By NANCY WEST, InDepthNH.org
CONCORD – The state Ballot Law Commission upheld victory for Republican Julius Soti who beat Democrat Kristi St. Laurent by 24 votes for state representative, but also asked the Attorney General’s Office to look into the case that left even veteran election officials scratching their heads on Monday.
While there were no allegations of fraud or wrongdoing in the race in Windham, when the dust settled on Monday’s meeting, there were lingering questions as to why in the recount, St. Laurent lost 99 votes and the four Republicans in the eight-way race gained 300 votes each and even the three other losing Democrats gained some votes, which is more common in recounts.
Neither Secretary of State Bill Gardner nor Ballot Law Commission Chairman Brad Cook could explain what happened, but said it would be in the purview of the Attorney General’s Office to investigate and agreed that it wouldn’t change the outcome of the race between St. Laurent and Soti.
Both said the important thing was that the winner was the one who received the most votes, that there was no way St. Laurent, the top Democratic vote getter, could win.
But the numbers perplexed them both.
“I have never seen a recount that involved that many ballots in that small a jurisdiction,” Cook said. He suspects something was wrong with a machine counter as a likely culprit.
“They’ll get a forensic person or the machine company to see if it was working” properly, Cook said.
St. Laurent’s attorney Paul Twomey said: “In the end I declare victory although they ruled against my client. They asked the Attorney General to investigate the machines” and the discrepancy in votes. And Twomey said, that’s what he and St. Laurent wanted in the first place.
Although very slim, Twomey thinks depending on what the investigation shows, there could be an avenue to victory for St. Laurent in the Republican stronghold. The four Republicans were the top vote getters and St. Laurent was the top vote getter of the four Democrats.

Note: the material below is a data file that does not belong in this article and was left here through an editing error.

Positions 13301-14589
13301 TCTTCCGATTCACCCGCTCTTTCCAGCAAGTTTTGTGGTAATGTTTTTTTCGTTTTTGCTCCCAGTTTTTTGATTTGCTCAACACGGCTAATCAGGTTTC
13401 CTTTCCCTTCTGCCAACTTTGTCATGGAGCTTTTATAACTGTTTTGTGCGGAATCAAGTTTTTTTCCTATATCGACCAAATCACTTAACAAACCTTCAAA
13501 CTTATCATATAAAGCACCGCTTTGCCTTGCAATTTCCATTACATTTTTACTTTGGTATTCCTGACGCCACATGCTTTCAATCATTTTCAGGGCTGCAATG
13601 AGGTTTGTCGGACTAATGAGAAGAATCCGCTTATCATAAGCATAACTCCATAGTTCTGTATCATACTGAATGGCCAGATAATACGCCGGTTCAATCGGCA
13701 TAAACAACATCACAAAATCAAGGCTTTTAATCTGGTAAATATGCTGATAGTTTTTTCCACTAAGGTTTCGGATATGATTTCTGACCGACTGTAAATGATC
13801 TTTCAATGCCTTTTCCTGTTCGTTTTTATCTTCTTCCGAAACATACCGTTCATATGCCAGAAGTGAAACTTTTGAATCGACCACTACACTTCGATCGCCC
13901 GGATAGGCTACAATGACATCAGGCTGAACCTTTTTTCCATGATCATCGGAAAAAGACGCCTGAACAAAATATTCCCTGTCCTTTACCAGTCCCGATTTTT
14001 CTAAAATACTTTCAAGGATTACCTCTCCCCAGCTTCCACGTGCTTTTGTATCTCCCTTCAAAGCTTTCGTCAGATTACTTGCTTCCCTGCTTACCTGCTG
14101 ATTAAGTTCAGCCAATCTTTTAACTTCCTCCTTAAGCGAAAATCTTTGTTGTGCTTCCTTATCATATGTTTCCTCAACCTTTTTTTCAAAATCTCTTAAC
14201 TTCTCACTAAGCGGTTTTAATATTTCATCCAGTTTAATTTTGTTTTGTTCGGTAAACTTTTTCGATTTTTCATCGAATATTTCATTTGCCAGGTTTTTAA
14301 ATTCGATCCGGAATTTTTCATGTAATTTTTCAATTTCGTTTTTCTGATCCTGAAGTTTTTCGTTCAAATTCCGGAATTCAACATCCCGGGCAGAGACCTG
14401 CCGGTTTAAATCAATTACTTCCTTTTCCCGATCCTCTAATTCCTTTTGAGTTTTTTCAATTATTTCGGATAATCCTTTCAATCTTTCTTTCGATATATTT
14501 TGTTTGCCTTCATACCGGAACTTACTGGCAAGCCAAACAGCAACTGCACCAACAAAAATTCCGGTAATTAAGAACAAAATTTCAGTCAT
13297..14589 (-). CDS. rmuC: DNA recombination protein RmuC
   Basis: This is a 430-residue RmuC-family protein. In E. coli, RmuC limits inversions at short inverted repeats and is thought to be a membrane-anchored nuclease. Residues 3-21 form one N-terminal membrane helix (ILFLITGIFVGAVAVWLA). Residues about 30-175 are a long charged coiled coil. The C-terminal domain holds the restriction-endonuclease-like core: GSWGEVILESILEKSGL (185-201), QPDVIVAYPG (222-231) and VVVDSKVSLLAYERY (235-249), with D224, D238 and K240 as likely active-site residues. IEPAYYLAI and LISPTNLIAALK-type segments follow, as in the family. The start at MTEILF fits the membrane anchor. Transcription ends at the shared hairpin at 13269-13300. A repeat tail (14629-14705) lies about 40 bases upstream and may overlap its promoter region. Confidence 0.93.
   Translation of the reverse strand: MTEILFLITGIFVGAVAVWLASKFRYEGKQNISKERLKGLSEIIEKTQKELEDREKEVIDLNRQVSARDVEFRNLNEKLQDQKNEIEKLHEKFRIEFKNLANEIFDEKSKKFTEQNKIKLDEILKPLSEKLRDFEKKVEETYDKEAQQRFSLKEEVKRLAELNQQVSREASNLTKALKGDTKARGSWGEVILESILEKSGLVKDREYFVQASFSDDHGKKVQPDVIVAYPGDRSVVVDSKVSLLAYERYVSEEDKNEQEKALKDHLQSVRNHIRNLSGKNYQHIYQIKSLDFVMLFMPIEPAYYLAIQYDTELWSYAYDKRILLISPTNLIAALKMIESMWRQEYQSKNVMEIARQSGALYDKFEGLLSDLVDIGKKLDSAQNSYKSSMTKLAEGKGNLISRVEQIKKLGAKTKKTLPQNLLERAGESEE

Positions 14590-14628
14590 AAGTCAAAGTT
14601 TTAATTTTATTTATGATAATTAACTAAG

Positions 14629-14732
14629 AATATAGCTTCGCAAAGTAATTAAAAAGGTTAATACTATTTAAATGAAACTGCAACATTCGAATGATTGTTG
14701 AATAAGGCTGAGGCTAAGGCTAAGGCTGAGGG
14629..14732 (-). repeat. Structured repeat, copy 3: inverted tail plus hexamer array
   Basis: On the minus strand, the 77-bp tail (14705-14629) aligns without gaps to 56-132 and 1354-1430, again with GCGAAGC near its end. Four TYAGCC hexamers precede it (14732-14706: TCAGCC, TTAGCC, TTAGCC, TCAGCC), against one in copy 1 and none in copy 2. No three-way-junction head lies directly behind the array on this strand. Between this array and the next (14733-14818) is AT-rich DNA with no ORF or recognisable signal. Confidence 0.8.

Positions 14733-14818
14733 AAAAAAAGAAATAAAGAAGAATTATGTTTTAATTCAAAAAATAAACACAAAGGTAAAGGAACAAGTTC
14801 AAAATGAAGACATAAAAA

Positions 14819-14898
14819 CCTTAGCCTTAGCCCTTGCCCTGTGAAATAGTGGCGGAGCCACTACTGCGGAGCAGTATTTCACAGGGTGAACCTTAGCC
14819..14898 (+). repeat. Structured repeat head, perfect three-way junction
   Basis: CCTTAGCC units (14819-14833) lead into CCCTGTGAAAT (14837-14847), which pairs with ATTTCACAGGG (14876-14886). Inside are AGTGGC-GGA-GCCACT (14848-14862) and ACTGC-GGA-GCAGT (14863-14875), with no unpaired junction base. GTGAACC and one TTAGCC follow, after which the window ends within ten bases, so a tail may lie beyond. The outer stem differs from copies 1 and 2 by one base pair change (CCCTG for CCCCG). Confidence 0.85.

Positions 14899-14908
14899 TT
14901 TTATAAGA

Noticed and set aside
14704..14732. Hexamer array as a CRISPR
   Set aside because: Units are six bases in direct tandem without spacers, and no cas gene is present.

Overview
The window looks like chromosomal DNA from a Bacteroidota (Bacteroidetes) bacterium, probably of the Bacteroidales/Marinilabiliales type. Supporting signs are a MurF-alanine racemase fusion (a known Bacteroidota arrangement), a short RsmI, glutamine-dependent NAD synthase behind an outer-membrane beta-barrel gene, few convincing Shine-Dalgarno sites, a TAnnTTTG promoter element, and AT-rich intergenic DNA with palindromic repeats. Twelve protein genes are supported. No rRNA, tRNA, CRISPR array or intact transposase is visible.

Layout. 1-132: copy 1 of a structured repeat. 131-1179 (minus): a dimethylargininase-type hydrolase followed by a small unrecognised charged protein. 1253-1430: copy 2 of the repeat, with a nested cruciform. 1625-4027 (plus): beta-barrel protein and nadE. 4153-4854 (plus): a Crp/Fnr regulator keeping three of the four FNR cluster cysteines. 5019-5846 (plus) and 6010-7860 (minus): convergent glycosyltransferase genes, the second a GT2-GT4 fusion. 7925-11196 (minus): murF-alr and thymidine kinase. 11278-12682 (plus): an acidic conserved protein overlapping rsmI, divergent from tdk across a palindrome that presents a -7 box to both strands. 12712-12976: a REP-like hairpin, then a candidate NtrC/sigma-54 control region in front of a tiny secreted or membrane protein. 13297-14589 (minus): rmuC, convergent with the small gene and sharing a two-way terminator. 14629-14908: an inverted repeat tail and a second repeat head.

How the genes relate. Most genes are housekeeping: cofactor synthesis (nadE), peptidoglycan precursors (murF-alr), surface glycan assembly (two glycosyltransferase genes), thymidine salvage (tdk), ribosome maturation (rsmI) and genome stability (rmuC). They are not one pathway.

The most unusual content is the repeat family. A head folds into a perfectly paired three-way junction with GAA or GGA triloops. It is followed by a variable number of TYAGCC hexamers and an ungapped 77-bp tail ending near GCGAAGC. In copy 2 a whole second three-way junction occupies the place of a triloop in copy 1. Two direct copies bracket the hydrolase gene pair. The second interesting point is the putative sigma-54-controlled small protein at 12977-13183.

In her complaint letter, St. Laurent told the five-member commission there appeared to be only two rational explanations – “either the machines were programmed to reflect unwarranted adjustments in multiples of 100 to the totals of all Republican candidates and the top vote receiver among the Democrats or a significant number of ballots were double counted during the voting process.” She added that double counting wouldn’t explain why her votes dropped by 99 in the recount.
“If the machines were incorrectly programmed it is imperative to know whether this was a localized program or a systemic threat to the integrity of the election results as reported,” St. Laurent wrote.
The four machines in Windham, as all voting machines in New Hampshire, are the AccuVote 0s system, the only ones approved by the Ballot Law Commission.
If the machines didn’t malfunction, that leads to the conclusion that the hand count was marred by duplicate counting, St. Laurent said.
Gardner said this was an unusual case because St. Laurent didn’t ask the commission to review any challenged ballots. The Ballot Law Commission doesn’t have the authority to order a second recount.
But that’s why it matters that there are paper ballots to be hand-counted in recounts, he said. And Soti won the recount.
It’s over as far as this election is concerned, Gardner said. He wasn’t sure how the Attorney General’s Office would handle the investigation, but was pleased they will take a look.
“They can look into the memory card on the machine to see whether there was any malfunction with the machines,” Gardner said.
He said there have been 16 different recounts around the state with more than 150,000 ballots and nothing similar happened anywhere.
In most recounts, candidates go up in number of votes, Gardner said.
“The biggest discrepancy here was for a person to lose 99 votes,” Gardner said. “I don’t like those situations. I don’t like that it’s not an easy answer.”
He said the commissioners made the point that the role of the Ballot Law Commission is “to make sure that we got it right, that the right people, the ones who got the most votes, win the election.”
What happened in this case is an unknown, he said.
“I don’t like unknowns. You want to be able to answer all the questions,” Gardner said.